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09/05/2013

US, Mexico train Yucatan officials on detection, recovery of stolen vehicles, vessels

MEXICO CITY – The U.S. and Mexican governments trained more than 60 Yucatan officials in how to detect and recover stolen vehicles and watercraft in Merida. The training was held Aug. 26 to 30 and included prosecutors, investigators, police officers, customs inspectors and navy personnel.

Experts from U.S. Immigration and Customs Enforcement (ICE), the National Insurance Crime Bureau (NICB), Mexico’s Attorney General’s Office (PGR), Mexico’s Customs Service (SAT), the Mexican Federal Police, the Yucatan State Police, and the Mexican Navy trained more than 60 representatives of government bodies in the state of Yucatan on the identification, recovery and repatriation to the United States of stolen vehicles and vessels.

NICB maintains a unique partnership with law enforcement and serves as a liaison between the insurance industry, law enforcement community and the vehicle manufacturers. The goal of the training was to increase the investigative capacity of the attendees and strengthen collaboration between the United States and Mexico in combating vehicle and watercraft theft. During the training, attendees examined investigative techniques, security, legislation, and regulations in order to more effectively serve the public.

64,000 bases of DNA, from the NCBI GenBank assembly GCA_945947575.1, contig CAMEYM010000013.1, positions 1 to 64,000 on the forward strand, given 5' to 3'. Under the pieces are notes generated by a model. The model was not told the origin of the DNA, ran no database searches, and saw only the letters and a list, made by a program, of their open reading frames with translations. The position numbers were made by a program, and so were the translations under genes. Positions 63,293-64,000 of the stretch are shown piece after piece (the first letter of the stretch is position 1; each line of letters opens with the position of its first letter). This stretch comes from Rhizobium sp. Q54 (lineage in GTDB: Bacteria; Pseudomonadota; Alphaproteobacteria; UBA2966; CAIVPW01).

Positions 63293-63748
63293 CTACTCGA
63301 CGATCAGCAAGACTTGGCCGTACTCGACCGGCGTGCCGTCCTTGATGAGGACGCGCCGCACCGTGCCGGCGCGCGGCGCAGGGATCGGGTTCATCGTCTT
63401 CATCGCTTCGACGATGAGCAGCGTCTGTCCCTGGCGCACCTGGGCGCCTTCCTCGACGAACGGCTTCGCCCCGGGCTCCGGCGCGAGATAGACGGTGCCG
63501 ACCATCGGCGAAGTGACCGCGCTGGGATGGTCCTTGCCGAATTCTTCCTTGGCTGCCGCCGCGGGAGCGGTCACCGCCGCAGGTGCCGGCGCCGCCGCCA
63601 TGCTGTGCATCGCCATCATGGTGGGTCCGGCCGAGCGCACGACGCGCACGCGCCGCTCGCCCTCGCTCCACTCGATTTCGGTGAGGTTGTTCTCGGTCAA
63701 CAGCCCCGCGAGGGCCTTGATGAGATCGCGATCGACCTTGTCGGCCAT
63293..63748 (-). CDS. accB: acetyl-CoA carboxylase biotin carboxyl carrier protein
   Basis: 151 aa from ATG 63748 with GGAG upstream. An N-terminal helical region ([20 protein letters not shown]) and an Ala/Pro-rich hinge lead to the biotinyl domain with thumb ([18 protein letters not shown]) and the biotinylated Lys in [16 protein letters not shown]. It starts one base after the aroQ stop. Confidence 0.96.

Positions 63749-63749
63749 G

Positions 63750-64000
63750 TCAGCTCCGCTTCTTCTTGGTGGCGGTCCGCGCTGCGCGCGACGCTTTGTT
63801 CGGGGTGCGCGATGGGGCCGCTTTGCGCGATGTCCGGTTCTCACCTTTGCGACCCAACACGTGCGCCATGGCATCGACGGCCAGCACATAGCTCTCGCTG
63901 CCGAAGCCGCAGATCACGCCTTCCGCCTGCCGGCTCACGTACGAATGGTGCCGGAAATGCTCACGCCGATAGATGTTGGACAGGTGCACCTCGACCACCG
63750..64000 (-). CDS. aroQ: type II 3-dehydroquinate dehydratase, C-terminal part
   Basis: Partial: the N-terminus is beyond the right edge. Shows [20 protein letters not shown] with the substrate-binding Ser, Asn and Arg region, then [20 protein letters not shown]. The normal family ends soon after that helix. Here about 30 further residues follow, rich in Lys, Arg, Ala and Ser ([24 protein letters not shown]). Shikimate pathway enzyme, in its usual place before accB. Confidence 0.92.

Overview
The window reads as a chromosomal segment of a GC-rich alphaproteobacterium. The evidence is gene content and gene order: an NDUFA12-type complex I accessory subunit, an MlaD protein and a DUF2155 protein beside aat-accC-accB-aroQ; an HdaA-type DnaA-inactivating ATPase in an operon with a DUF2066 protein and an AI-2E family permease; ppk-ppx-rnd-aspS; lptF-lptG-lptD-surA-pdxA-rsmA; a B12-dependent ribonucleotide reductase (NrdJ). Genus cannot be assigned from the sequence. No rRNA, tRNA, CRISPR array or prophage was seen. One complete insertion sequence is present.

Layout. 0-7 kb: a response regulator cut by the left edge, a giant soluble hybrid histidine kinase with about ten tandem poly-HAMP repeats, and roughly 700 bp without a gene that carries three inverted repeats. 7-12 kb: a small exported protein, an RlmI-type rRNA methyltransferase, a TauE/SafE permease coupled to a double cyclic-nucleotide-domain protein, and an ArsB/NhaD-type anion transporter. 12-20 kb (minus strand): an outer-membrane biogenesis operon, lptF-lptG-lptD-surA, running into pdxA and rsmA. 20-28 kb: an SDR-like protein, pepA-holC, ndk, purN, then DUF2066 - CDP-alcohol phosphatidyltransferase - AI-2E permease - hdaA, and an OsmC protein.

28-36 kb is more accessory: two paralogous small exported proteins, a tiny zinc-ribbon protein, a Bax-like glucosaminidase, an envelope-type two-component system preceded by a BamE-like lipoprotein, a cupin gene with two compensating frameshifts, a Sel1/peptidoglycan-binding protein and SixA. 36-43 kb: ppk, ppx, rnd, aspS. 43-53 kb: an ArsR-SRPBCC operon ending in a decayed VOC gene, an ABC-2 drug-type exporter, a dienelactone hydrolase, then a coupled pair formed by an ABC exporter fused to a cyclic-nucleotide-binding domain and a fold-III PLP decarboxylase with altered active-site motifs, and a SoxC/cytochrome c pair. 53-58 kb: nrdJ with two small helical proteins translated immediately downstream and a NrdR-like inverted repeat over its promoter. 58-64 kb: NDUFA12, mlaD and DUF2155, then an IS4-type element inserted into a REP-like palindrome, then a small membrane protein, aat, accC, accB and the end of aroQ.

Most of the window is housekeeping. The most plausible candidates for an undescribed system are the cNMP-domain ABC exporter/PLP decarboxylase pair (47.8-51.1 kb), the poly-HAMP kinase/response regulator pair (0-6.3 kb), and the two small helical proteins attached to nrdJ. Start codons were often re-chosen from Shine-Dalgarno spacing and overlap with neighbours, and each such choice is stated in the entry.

In the opening ceremony, the Sub-Delegado of the State of Yucatan’s Attorney General’s Office pledged his commitment to combat these crimes and highlighted the efforts of the U.S. Consulate in Merida to support the state of Yucatan in training their personnel and other government bodies.

"The United States and Mexico work closely in combating the international transfer of stolen vehicles and vessels, a crime which affects both countries by funding transnational criminal organizations," said ICE Attaché Timothy Tubbs. "Combating this and other forms of transnational crime is critical for ensuring public safety in the United States and Mexico."

According to the NICB, vehicle theft is a big business run by organized crime rings. According to the latest statistics, 57.2 percent of stolen vehicles in the U.S. are never recovered, a number that has been decreasing annually. Many of these vehicles are shipped overseas and sold on the black market. Anyone who knows or suspects a vehicle or vessel is stolen should contact the NICB at 1-800-TEL-NICB (1-800-835-6422) or by submitting an online tip form at www.nicb.org.